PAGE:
Ireland’s offshore wind potential in European energy market

5 Nov 2010

The National Offshore Wind Association of Ireland (NOW Ireland) says the publication of the Offshore Renewable Energy Development Plan comes as a welcome and vital step in helping Ireland achieve its potential to generate 5GW of energy from offshore wind.

Irish companies are already planning to develop 2.6GW of offshore wind energy, which will require investment of in excess of €8bn.

Speaking at the Sustainable Energy Authority of Ireland (SEAI) Pathways to 2050: International Conference, Mick McBennett, president, NOW Ireland, said that today was an important one for renewables in Ireland.

“Firstly, Minister (Eamon) Ryan clearly acknowledged the importance of technologies such as offshore wind and other developmental ocean energies in reaching our short-term targets. More than this though, he highlighted the real potential that these technologies have to turn Ireland from being among the most import-dependent energy systems in the world to one which can profit from supplying the energy needs of Europe.”

Mick McBennett NOW IRELAND

Ready for business

McBennett (pictured) added that Ireland needs to give clear signals that offshore wind is a serious proposition.

“We are talking to companies who want to invest in Ireland but who say they need clarity that Ireland is serious about offshore wind. We are sitting on an opportunity to build a multi-billion euro industry, supplying not only the €60bn Irish Sea market, but also a €250bn North Sea market.

“These offshore supply chains are being built from scratch and Ireland can be a big part of it, providing several thousand jobs in the process. It will be of great credit to the minister if he can ensure that the Irish Sea sector in particular has a significant Irish involvement. Announcements like today’s show potential investors that we are serious about this industry and about the jobs it will provide.”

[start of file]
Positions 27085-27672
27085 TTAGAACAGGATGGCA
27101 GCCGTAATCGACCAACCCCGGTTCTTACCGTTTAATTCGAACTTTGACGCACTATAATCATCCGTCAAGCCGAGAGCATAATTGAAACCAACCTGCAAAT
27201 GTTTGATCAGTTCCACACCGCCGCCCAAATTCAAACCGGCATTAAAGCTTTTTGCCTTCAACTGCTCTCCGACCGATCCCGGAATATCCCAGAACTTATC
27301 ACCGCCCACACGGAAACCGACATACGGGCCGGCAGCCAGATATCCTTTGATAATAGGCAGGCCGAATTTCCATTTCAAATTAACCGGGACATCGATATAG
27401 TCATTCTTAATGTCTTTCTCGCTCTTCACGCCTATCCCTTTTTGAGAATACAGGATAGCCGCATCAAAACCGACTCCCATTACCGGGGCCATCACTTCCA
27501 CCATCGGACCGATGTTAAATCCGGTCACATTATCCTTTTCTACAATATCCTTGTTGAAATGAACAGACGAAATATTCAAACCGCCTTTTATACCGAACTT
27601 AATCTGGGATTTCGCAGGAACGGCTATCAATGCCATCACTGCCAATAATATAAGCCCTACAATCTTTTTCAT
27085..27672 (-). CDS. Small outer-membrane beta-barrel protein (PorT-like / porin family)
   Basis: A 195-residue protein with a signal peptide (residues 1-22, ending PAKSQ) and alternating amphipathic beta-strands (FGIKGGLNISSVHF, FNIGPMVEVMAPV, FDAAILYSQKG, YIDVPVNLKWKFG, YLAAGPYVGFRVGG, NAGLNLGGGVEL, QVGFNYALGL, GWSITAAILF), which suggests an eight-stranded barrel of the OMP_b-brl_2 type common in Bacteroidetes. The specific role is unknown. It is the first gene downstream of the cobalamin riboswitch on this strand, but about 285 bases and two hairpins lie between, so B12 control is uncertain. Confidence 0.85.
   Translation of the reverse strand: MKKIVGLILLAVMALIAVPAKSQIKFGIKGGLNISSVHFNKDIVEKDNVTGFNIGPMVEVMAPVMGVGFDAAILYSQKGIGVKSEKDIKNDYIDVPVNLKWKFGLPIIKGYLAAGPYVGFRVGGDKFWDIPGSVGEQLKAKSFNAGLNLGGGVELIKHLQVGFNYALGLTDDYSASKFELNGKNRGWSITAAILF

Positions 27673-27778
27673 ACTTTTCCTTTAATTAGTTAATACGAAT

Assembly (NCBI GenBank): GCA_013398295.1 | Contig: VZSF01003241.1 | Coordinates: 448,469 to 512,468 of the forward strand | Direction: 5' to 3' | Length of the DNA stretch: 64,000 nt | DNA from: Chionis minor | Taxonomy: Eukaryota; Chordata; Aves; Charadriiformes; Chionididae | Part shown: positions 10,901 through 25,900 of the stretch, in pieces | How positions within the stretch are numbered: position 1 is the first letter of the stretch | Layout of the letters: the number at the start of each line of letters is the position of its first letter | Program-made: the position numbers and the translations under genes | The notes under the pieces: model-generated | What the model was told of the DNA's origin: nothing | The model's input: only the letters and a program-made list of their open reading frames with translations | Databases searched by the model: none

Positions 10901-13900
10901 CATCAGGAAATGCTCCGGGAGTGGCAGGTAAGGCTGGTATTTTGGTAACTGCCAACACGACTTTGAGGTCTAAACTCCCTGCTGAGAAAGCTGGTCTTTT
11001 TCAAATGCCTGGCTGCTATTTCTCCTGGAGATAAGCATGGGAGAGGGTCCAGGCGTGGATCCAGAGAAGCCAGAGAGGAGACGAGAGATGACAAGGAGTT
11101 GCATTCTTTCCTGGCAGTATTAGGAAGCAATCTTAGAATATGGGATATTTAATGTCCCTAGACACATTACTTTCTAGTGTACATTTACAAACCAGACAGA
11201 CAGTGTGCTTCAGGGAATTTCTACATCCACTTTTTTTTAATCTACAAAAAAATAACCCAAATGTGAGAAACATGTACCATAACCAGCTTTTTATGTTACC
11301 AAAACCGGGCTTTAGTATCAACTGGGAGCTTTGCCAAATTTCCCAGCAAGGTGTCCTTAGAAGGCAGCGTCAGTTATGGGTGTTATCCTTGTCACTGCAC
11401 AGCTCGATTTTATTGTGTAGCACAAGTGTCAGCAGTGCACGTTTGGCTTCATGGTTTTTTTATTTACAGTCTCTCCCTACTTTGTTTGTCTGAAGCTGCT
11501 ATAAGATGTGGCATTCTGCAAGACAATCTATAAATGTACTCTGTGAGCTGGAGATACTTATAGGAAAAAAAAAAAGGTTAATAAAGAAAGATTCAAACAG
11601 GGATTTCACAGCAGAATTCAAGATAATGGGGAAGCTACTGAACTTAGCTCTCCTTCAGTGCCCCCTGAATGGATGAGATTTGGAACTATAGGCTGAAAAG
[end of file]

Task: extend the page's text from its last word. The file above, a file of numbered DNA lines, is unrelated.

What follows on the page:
Launching the report today at the SEAI conference, Ryan told delegates that Ireland needs to look beyond its short-term targets to figure out how it can achieve 2050 targets.

He said Ireland would need to examine how it can profit by providing the green energy to ensure Europe could achieve its climate change goals.

Ryan also highlighted work that the Government was doing at a European level and with the United Kingdom to link Ireland into a more connected regional grid. He said he would meet with the UK Energy Secretary Chris Huhne next month to work out a renewable energy trading agreement, indicating that he felt Ireland would be part of a bigger energy market within five years.

Speaking following today’s SEAI conference, McBennett referred to the head of the International Energy Agency, Nabuo Tanaka, and US Energy Secretary Dr Steven Chu, who both spoke at the event about the importance of offshore wind to Ireland’s renewable energy portfolio.

“Two of the most powerful policy makers in global energy recognised the critical role that offshore wind must play in Ireland. We cannot be complacent about any one technology – the renewables portfolio must include mature offshore wind technology, as well as promising ocean technologies,” said McBennett.

“We are informed that an application for an Offshore Wind Renewable Energy Feed in Tariff (REFIT) will be made by the Irish Government before Christmas. This is a powerful investment signal and will be heeded by the international investment community,” he concluded.

Carmel Doyle was a long-time reporter with Silicon Republic